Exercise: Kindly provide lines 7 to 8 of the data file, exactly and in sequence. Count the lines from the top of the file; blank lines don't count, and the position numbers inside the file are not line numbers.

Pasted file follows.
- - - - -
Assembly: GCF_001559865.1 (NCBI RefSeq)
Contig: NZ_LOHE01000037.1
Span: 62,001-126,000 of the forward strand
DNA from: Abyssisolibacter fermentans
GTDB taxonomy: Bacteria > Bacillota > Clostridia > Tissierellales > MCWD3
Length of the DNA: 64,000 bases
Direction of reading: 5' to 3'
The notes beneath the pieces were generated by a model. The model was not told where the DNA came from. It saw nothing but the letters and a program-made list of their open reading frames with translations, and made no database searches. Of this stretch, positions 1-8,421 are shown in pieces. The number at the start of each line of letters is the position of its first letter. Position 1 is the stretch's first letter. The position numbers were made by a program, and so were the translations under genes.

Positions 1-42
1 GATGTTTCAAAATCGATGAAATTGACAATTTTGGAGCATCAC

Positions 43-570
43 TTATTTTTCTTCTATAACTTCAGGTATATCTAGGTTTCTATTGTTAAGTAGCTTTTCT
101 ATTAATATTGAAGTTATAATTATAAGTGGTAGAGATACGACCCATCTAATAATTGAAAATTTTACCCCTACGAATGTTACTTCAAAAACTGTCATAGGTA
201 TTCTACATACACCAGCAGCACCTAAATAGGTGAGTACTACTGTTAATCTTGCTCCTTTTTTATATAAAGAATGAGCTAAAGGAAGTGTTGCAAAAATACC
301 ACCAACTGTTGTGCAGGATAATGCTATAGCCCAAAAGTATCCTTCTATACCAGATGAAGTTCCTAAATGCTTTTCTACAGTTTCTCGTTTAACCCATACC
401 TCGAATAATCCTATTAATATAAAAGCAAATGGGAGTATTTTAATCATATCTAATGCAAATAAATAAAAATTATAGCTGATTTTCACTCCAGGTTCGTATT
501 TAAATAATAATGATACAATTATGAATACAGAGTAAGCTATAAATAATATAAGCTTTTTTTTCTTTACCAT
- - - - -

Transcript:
Direction of reading: 5' to 3'
The notes beneath the pieces were generated by a model. The model was not told where the DNA came from. It saw nothing but the letters and a program-made list of their open reading frames with translations, and made no database searches. Of this stretch, positions 1-8,421 are shown in pieces. The number at the start of each line of letters is the position of its first letter. Position 1 is the stretch's first letter. The position numbers were made by a program, and so were the translations under genes.